A patent for a DRM system on 3D printers was granted by U.S. Patent & Trademark Office to Intellectual Ventures.
3D printers allow users to print 3D objects from a digital design. Once the technology hits the mainstream it will likely be as disruptive to manufacturing as sharable digital files are to the music, movie and publishing industry. Once technology enabled decentralized, low- or no-cost (re)production, these industries saw their control over their products and the market rapidly evaporate.
It will probably be no different for manufacturers of goods. Instead of buying a coffee mug that was designed in Paris, manufactured in Shenzhen and shipped to your place of residence, 3D printing will allow you to download the design of a mug and have your printer produce it for you.
DRM for 3D printers
If digital file sharing is any indication of how the 3D printing revolution will unfold stakeholders will divide into two camps: there’ll be those who embrace the shift to an economy of abundance and build new businesses on it, like Spotify and Bittorrent. And there’ll be those who’ll try to maintain the scarcity model. Either by litigation, policy making or modifying the technology.
A patent issued by the U.S. Patent & Trademark Office to Intellectual Ventures on October 9th, squarely falls into the latter category. Patent 8,286,236 is basically a Digital Rights Management technology for 3D printers and other manufacturing methods. DRM restricts the use and distribution of copyrighted content by utilizing techniques like encryption or watermarking.
Intellectual Ventures patented what they call a Manufacturing Control System. For it to work the system has to be built into the printer where it is assigned a policing function. When a digital design or CAD-file is uploaded to the printer, the system checks the file against an online database for authorization codes. If the printer has no authorization to print the file, the system prevents it from executing it.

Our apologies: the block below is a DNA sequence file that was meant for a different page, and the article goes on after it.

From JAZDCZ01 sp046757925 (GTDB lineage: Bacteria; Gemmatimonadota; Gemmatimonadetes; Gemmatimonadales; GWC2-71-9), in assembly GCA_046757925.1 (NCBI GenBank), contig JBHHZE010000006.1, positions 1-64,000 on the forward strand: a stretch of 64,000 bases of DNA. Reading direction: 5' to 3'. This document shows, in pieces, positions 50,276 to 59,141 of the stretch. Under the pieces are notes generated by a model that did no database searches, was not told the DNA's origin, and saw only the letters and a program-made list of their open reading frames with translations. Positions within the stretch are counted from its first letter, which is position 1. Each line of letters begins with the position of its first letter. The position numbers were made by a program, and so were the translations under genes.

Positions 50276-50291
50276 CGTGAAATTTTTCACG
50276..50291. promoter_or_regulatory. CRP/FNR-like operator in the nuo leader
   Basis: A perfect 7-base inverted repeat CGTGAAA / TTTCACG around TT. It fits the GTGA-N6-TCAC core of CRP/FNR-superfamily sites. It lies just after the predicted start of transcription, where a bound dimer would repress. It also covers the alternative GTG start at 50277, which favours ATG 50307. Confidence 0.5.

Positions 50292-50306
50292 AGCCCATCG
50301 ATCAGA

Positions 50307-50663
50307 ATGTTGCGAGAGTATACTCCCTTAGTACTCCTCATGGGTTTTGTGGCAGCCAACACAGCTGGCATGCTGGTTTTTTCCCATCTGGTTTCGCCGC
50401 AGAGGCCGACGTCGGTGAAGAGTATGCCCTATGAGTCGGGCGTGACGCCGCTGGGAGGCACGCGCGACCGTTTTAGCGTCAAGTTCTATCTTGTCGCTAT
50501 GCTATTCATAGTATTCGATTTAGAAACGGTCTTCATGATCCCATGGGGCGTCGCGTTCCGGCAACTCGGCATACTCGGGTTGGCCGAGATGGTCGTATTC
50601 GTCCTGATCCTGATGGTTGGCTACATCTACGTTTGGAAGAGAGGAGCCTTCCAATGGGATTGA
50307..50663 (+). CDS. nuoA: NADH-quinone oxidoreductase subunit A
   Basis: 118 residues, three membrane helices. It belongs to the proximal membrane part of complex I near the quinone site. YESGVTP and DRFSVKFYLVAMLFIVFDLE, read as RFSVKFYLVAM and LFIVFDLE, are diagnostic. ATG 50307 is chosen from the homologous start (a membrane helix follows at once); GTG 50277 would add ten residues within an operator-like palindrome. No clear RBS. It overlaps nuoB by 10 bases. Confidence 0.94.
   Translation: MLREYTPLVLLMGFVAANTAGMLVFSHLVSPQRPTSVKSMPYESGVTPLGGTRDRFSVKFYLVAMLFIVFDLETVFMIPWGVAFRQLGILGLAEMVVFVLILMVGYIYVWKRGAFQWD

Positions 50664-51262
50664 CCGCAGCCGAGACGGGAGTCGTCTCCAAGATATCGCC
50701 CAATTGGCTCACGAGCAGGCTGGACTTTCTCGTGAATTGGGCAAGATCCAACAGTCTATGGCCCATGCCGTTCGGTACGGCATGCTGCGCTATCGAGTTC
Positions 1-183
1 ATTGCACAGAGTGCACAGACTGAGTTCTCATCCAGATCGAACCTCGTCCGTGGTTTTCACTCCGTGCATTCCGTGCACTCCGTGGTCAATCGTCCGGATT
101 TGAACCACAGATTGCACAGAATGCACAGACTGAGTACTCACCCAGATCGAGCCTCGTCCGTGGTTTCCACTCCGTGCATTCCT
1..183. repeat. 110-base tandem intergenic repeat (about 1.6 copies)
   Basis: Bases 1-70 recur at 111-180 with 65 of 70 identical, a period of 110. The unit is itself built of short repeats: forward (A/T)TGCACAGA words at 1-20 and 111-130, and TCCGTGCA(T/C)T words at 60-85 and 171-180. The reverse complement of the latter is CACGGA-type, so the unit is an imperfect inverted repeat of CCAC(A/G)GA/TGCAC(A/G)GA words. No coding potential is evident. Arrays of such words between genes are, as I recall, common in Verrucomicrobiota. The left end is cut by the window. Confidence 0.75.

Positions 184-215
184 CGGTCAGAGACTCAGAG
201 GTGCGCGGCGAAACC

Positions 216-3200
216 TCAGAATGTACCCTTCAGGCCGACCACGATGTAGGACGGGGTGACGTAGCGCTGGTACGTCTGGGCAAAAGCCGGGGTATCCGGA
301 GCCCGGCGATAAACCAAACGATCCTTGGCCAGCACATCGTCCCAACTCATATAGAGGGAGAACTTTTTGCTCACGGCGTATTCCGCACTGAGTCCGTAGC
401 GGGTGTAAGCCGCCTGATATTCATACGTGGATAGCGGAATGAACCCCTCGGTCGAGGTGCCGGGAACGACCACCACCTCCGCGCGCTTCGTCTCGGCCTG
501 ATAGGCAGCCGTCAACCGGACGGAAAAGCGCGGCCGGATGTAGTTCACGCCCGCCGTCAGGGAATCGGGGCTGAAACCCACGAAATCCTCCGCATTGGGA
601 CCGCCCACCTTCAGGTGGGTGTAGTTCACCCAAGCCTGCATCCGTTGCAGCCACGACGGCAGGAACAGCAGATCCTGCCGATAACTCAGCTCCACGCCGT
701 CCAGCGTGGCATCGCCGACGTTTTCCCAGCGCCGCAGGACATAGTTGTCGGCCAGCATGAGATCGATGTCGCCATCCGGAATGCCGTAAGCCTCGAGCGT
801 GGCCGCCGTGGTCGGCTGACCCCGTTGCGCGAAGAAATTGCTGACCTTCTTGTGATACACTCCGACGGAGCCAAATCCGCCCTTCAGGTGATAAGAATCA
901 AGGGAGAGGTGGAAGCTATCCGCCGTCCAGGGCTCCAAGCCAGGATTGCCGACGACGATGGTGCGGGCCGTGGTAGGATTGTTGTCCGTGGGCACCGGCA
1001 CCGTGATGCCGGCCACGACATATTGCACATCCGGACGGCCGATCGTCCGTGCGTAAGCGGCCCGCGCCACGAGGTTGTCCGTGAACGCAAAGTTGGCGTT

Intellectual Property and 3D printing
Michael Weinberg is a lawyer and the author of the whitepaper: It Will Be Awesome If They Don’t Screw It Up: 3D Printing, Intellectual Property, and the Fight Over the Next Great Disruptive Technology, published in 2010.
In his paper Weinberg writes that it is not an unlikely scenario that rightsholders will force 3D printer manufacturers to integrate DRM systems into their devices to protect Intellectual Property. The difficulty is that, since 3D printing is about objects, protecting IP will be less about copyright laws and more about patent laws. And there’s a big difference.
Copyright covers work like novels and movies which are long and complex. If two people separately write a story about an alien invasion, they will certainly be different stories and each person can be granted copyright. But, Weinberg points out, if many people work on the same practical problem more than a few will come up with the same solution. But the patent is only granted to whoever filed for it first.
In the case of people designing stuff a little more complex than coffee mugs and uploading them to the Internet, chances are they unknowingly infringe on one or more patents. Which leads to the next problem.
Over a decade of fighting over copyright infringement has made it clear to rightsholders that it is difficult and not very effective to prosecute individual infringers. They have therefore tried to expand liability to parties who –one way or another- facilitate infringement. Internet Service Providers, search engines, websites with user generated content, all have been in the cross hairs of major content providers.
The biggest danger is, according to Weinberg, that if patent holders are allowed to hold third parties liable for facilitating patent infringement, they can demand penalties. 3D printer manufacturers and websites hosting CAD-files will be put out of business before the 3D printing frenzy even takes off.
For Weinberg’s view on this particular patent go to Technology Review.
Patents patented by a patent troll
There is some irony in Intellectual Ventures being issued the patent to protect patents. The company doesn’t actually make anything. All it does is filing for and buying up patents in order to exact licensing fees from other companies who do invest in research and development. Its business model makes other tech companies see red and has earned it the title ‘biggest patent troll on the planet’. The company is considered by many to represent everything that is wrong with the patent system.
But maybe it’s a good thing. Perhaps manufacturers of goods will refuse to play ball with the hated company and look for other ways to come to terms with the 3D printing revolution.
Source: Technology Review
Photo: Kamer Maker